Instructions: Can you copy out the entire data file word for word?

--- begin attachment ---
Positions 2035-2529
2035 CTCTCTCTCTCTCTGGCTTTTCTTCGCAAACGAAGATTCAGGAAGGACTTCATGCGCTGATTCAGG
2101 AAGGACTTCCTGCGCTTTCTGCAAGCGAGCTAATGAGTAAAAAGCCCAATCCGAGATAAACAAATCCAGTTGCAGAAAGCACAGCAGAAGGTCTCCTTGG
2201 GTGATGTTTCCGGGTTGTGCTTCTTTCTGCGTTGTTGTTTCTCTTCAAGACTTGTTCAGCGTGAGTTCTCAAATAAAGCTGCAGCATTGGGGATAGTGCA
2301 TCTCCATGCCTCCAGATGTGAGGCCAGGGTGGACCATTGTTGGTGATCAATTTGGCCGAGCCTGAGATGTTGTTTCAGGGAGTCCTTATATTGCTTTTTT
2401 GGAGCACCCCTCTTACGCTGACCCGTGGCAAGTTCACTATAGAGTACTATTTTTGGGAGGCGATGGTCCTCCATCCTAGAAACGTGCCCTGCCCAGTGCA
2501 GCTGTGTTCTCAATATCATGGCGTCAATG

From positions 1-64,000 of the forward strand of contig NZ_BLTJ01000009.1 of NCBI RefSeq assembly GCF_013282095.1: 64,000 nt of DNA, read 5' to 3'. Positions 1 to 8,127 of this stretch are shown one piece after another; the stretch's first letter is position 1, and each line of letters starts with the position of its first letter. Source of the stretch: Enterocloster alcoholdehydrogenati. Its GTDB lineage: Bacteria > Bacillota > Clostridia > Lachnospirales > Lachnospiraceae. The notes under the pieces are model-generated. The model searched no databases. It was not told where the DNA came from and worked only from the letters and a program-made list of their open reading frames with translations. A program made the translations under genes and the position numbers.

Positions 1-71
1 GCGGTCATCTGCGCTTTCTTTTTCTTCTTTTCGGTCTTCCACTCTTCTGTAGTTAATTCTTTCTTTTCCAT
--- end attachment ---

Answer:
Positions 2035-2529
2035 CTCTCTCTCTCTCTGGCTTTTCTTCGCAAACGAAGATTCAGGAAGGACTTCATGCGCTGATTCAGG
2101 AAGGACTTCCTGCGCTTTCTGCAAGCGAGCTAATGAGTAAAAAGCCCAATCCGAGATAAACAAATCCAGTTGCAGAAAGCACAGCAGAAGGTCTCCTTGG
2201 GTGATGTTTCCGGGTTGTGCTTCTTTCTGCGTTGTTGTTTCTCTTCAAGACTTGTTCAGCGTGAGTTCTCAAATAAAGCTGCAGCATTGGGGATAGTGCA
2301 TCTCCATGCCTCCAGATGTGAGGCCAGGGTGGACCATTGTTGGTGATCAATTTGGCCGAGCCTGAGATGTTGTTTCAGGGAGTCCTTATATTGCTTTTTT
2401 GGAGCACCCCTCTTACGCTGACCCGTGGCAAGTTCACTATAGAGTACTATTTTTGGGAGGCGATGGTCCTCCATCCTAGAAACGTGCCCTGCCCAGTGCA
2501 GCTGTGTTCTCAATATCATGGCGTCAATG

From positions 1-64,000 of the forward strand of contig NZ_BLTJ01000009.1 of NCBI RefSeq assembly GCF_013282095.1: 64,000 nt of DNA, read 5' to 3'. Positions 1 to 8,127 of this stretch are shown one piece after another; the stretch's first letter is position 1, and each line of letters starts with the position of its first letter. Source of the stretch: Enterocloster alcoholdehydrogenati. Its GTDB lineage: Bacteria > Bacillota > Clostridia > Lachnospirales > Lachnospiraceae. The notes under the pieces are model-generated. The model searched no databases. It was not told where the DNA came from and worked only from the letters and a program-made list of their open reading frames with translations. A program made the translations under genes and the position numbers.

Positions 1-71
1 GCGGTCATCTGCGCTTTCTTTTTCTTCTTTTCGGTCTTCCACTCTTCTGTAGTTAATTCTTTCTTTTCCAT